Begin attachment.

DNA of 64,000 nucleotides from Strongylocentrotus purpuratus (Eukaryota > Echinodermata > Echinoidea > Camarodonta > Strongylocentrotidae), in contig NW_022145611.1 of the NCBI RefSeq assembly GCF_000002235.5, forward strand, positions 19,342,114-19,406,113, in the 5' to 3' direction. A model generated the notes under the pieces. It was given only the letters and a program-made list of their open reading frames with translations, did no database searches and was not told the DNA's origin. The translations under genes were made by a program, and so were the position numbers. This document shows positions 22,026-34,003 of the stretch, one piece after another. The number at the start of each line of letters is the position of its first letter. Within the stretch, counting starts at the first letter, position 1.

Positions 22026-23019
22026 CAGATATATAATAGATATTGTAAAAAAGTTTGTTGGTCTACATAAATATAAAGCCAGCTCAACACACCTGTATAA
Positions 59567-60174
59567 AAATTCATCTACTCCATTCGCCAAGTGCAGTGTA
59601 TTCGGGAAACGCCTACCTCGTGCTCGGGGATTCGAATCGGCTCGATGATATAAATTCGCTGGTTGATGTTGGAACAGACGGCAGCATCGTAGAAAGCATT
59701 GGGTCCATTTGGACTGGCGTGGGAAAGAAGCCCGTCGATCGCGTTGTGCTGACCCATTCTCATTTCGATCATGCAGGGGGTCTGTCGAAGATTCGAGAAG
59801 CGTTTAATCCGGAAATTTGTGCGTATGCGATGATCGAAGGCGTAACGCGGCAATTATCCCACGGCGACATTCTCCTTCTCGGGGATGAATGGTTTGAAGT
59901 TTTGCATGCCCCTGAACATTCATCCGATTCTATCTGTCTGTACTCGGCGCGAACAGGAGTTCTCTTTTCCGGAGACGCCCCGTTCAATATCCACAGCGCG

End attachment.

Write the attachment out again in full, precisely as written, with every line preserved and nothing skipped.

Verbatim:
DNA of 64,000 nucleotides from Strongylocentrotus purpuratus (Eukaryota > Echinodermata > Echinoidea > Camarodonta > Strongylocentrotidae), in contig NW_022145611.1 of the NCBI RefSeq assembly GCF_000002235.5, forward strand, positions 19,342,114-19,406,113, in the 5' to 3' direction. A model generated the notes under the pieces. It was given only the letters and a program-made list of their open reading frames with translations, did no database searches and was not told the DNA's origin. The translations under genes were made by a program, and so were the position numbers. This document shows positions 22,026-34,003 of the stretch, one piece after another. The number at the start of each line of letters is the position of its first letter. Within the stretch, counting starts at the first letter, position 1.

Positions 22026-23019
22026 CAGATATATAATAGATATTGTAAAAAAGTTTGTTGGTCTACATAAATATAAAGCCAGCTCAACACACCTGTATAA
Positions 59567-60174
59567 AAATTCATCTACTCCATTCGCCAAGTGCAGTGTA
59601 TTCGGGAAACGCCTACCTCGTGCTCGGGGATTCGAATCGGCTCGATGATATAAATTCGCTGGTTGATGTTGGAACAGACGGCAGCATCGTAGAAAGCATT
59701 GGGTCCATTTGGACTGGCGTGGGAAAGAAGCCCGTCGATCGCGTTGTGCTGACCCATTCTCATTTCGATCATGCAGGGGGTCTGTCGAAGATTCGAGAAG
59801 CGTTTAATCCGGAAATTTGTGCGTATGCGATGATCGAAGGCGTAACGCGGCAATTATCCCACGGCGACATTCTCCTTCTCGGGGATGAATGGTTTGAAGT
59901 TTTGCATGCCCCTGAACATTCATCCGATTCTATCTGTCTGTACTCGGCGCGAACAGGAGTTCTCTTTTCCGGAGACGCCCCGTTCAATATCCACAGCGCG